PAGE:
Abstract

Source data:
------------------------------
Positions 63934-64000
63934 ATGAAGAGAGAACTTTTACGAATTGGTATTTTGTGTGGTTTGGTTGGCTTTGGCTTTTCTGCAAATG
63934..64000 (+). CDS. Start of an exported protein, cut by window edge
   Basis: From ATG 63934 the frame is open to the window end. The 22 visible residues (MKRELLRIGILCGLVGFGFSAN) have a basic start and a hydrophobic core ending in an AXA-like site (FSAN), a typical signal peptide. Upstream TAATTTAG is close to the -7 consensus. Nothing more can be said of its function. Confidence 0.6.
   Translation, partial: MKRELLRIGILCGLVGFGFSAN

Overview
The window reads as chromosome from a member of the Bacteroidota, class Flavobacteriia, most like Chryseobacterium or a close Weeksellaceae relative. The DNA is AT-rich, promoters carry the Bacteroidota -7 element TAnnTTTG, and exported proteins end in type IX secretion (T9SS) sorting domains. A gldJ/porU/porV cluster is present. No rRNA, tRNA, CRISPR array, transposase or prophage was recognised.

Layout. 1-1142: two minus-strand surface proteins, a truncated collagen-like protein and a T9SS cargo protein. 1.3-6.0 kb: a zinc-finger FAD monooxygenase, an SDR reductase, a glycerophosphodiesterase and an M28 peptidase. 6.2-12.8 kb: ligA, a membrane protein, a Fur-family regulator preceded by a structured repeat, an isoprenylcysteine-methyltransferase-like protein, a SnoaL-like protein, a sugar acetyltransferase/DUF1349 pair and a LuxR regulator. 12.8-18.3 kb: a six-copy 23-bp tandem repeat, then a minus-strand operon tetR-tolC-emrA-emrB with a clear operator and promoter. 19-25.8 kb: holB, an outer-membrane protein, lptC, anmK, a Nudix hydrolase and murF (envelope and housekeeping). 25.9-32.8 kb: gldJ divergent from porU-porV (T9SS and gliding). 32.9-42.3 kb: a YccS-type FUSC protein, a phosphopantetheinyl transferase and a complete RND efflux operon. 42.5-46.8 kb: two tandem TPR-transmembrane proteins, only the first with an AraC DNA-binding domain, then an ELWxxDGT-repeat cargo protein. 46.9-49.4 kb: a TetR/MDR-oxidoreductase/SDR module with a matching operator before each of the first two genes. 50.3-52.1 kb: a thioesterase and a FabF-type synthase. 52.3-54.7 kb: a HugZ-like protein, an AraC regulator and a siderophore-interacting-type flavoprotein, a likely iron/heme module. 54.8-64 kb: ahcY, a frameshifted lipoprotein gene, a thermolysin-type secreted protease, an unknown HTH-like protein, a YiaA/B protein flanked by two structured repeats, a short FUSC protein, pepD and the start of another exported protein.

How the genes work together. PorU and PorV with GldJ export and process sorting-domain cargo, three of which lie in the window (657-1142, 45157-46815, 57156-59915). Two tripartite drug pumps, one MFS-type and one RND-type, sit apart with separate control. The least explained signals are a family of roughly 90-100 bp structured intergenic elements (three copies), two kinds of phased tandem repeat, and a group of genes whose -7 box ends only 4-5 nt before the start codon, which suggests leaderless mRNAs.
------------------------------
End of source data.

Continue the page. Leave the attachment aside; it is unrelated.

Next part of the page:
The western Sichuan Basin located at the front of the Longmen Mountain in the western Sichuan Province of China is a foreland basin formed in the Late Triassic. The Upper Triassic Xujiahe Formation in the basin is an ultralow-permeability and low-porosity tight-gas sandstone reservoir. Microfractures, such as intragranular microfractures, grain-edge microfractures, and transgranular microfractures, are abundant in the tight sandstones. Microfractures improve storage and permeability and impact distribution of natural gas. Microfractures reflect tectonic, overpressure, and diagenetic origins. Using quartz and calcite fluid inclusions and burial history, tectonic microfractures were determined to be formed at the end of the Triassic, the end of the Cretaceous, and the end of the Neogene–early Pleistocene. Microfractures related to overpressure, being tension microfractures, are commonly filled with bitumen and were formed at the middle to Late Cretaceous when the maximum pressure coefficients were 1.6 to 2.1. In the middle to late Neogene, the pressure coefficient was reduced to less than 1.3 because of fault activity and tectonic uplift in the southwestern Sichuan Basin, and these tension microfractures closed and were filled with calcite. The transition of stress state from compression to tension by overpressure is the reason that tension microfractures were formed in the compression setting. Diagenetic fractures were formed at the end of the Late Triassic to Jurassic. Under intense compaction, grain-crushing crackle fractures in quartz and cleavage fractures in feldspar formed intragranular microfractures. Some transgranular microfractures caused by diagenesis are along the bedding plane and parallel to the directional mineral grains.

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